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After you have updated your stylesheet, make sure you turn this module off

Differences Between SFP-GE-T & GLC-T: Which Cisco SFP is Right?

by Jason Blalock on March 29, 2016

SFP-GE-T cisco glc-t

One of the best things about the SFP/SFP+ transceiver standard is that it allows a single piece of networking hardware to support a wide range of different cabling standards.  Rather than needing an entirely new switch for example, you can just swap optical transceivers which each handle a different kind of cabling or connector.

The downside to this is that there's a truly dizzying array of SFP transceivers for Cisco and other brands, each often having only minor differences between them.  Even experienced professionals have to go look up tech sheets to figure out which one will work best. 

Accordingly, one of the most common questions we get regarding Cisco SFP transceivers is "What's the difference between the SFP-GE-T and GLC-T standards?"  

And, basically, the answer is "Not much."

Short on time? Download our free guide to Compatible Transceivers

cisco glc-t

Distinguishing Between Cisco SFP-GE-T and Cisco GLC-T SFP Formats

On the face of it, the two formats are pretty similar and, most of the time, are interchangeable.  Both are:

  • 1000BaseT 
  • RJ45-Based
  • Good for up to 100m Ethernet cables
  • Gigabit-speed with 10/100 compatibility
  • Useful in the same temperature ranges (0-70C)

So in other words, they're both fairly basic Gigabit Ethernet SFP ports, and both should work fine with any standard GbE cabling.  For 99% of Cisco network operators, either could be used with no problems.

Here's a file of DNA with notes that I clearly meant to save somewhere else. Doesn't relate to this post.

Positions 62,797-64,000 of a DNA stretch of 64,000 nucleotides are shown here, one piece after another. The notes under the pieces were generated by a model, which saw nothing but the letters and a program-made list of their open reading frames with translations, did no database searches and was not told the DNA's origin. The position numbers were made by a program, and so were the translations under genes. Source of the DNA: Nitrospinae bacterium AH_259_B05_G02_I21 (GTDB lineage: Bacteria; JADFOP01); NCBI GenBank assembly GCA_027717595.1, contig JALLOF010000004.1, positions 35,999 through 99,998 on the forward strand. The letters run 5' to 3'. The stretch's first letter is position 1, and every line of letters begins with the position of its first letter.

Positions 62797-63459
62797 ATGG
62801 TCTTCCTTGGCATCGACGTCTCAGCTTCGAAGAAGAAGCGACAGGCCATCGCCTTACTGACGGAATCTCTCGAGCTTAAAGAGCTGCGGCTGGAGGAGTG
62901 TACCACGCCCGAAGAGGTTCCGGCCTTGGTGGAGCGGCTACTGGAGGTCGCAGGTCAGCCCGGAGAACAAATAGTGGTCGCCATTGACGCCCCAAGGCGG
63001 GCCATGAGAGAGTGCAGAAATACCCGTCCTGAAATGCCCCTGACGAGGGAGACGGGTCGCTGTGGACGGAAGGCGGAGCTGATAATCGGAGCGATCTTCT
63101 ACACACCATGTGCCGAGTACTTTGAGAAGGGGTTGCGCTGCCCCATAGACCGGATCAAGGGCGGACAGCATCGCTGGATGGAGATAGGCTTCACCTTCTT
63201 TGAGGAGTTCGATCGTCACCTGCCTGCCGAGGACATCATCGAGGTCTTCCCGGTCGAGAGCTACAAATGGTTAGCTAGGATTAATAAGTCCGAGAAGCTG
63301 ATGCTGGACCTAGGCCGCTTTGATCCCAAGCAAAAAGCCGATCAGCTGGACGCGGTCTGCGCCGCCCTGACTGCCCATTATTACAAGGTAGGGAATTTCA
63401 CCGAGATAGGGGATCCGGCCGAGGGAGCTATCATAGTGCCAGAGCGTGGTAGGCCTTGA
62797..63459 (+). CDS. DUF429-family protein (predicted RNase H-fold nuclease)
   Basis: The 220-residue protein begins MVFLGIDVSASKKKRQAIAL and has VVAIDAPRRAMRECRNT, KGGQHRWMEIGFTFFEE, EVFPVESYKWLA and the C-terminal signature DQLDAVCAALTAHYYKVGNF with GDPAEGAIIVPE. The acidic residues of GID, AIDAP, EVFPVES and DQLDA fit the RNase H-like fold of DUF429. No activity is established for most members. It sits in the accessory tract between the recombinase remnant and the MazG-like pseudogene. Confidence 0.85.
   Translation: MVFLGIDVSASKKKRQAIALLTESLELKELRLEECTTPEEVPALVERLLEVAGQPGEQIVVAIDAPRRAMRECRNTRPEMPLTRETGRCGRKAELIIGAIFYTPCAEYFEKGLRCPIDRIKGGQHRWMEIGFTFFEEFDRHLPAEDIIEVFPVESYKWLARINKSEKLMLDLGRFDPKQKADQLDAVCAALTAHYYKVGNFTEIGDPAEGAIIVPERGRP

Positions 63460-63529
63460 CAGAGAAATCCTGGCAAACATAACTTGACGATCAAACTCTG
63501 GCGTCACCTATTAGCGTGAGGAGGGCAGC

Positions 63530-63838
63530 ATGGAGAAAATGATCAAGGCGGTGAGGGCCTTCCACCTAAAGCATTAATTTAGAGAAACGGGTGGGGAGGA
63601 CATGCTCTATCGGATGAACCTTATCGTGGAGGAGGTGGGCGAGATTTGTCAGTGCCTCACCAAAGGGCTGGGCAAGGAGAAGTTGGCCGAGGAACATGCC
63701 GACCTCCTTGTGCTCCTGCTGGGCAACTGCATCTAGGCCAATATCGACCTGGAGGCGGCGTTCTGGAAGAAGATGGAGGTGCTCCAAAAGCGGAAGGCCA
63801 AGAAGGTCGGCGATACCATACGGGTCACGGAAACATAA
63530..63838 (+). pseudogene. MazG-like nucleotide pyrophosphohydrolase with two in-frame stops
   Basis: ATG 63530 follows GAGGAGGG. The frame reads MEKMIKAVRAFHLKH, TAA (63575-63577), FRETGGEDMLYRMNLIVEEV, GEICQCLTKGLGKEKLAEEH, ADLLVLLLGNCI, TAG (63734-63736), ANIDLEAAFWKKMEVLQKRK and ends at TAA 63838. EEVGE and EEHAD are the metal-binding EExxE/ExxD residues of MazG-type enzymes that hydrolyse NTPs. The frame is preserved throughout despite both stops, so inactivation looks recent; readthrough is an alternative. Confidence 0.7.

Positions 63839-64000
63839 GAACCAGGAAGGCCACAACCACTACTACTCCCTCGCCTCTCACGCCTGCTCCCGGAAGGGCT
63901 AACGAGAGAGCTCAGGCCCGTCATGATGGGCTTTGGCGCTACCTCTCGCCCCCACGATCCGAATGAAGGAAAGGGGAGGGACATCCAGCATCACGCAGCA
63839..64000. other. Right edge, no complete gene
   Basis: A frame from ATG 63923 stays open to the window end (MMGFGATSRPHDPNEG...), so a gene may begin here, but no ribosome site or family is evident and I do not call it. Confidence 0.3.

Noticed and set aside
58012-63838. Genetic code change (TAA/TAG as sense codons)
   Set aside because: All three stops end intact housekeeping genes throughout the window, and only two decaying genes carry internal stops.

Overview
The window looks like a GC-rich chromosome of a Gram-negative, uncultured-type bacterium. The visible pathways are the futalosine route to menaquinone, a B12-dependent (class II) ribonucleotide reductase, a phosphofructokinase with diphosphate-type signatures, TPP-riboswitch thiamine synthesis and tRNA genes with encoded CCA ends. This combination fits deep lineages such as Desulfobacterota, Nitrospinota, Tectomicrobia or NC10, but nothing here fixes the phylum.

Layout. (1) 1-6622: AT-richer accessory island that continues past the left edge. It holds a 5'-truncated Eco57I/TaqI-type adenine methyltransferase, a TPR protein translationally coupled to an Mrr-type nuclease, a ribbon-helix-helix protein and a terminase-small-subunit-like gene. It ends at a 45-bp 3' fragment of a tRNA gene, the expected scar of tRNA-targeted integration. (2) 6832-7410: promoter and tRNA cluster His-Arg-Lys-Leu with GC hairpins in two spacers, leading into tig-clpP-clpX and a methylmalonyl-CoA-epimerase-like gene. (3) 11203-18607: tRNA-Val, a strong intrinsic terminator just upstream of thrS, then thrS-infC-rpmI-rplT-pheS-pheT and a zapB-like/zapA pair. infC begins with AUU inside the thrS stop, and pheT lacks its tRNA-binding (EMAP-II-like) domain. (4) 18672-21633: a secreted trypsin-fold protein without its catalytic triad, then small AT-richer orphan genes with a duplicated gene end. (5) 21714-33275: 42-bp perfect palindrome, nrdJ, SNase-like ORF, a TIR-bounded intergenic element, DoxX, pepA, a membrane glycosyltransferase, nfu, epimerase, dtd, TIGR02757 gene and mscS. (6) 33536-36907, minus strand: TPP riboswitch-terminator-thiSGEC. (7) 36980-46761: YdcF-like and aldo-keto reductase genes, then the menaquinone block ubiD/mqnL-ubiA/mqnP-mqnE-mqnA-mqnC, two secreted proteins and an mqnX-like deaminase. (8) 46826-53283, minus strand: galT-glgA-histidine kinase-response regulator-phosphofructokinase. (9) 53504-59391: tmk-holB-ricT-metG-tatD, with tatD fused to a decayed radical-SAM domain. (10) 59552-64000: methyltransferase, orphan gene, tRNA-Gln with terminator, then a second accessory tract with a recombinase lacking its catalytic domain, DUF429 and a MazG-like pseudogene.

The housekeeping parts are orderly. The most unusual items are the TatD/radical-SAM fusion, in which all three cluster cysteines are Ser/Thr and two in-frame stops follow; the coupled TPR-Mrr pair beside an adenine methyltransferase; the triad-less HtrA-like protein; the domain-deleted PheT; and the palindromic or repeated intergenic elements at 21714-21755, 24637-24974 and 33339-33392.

What's the difference?  The only major thing separating them is that SFP-GE-T conforms to NEBS Level 3 standards.  Which brings us to the next obvious question:

What Is NEBS Level 3?  

NEBS stands for Network Equipment Building System and is a set of standards for building networking equipment which can withstand a variety of environmental stresses.  NEBS is generally only relevant within telecoms and other high-level service providers.

NEBS Level 3 regulates a lot of stresses including:

  • Fire resistance
  • Thermal margins
  • Acoustic limits
  • Proper airflow
  • Vibration resistance (like earthquakes)
  • RF tolerances and emissions 
  • Failover capabilities
  • And damage tolerance prior to failure

More or less, NEBS Level 3 SFP transceivers are "ruggedized-lite."  They can take greater stresses with less likelihood of failure, and are therefore a bit more trustworthy in truly mission-critical applications.  However, this also means that the NEBS-ready SFP-GE-T Cisco Transceivers are also somewhat more expensive the GLC-T alternative.  

And that's really the only other difference worth mentioning.

GLC-T

Do I Want SFP-GE-T Transceivers Just To Be Safe?

Honestly, probably not.  If you're dealing directly with a company -like a telecom- who specifically requires NEBS compliance, they'll let you know.  Otherwise, the sorts of problems that NEBS protects against are very much in "edge case" territory.   If your building gets hit by an earthquake or a fire, you're probably going to have far more important things to worry about than whether your SFP transceivers continued to function.

For the vast majority of networks, Cisco GLC-T transceivers are all you'd need for Gigabit Ethernet, and they cost less as well.

And if you're looking to save money on Cisco-compatible transceivers, don't forget that Hummingbird Networks carries our own line of SFP/SFP+ optical transceivers.  They are manufactured to the exact same standards as Cisco's own brand, and come with true lifetime warranties.  They're 100% compatible, but only cost a small fraction of name-brand alternatives.

Be sure to take advantage of our free trial offer where you can test out any of our SFPs for free in your network. 

Contact Hummingbird Networks today to learn more, or to request demo units to try in your own hardware.

Topics: Optical Transceivers, Cisco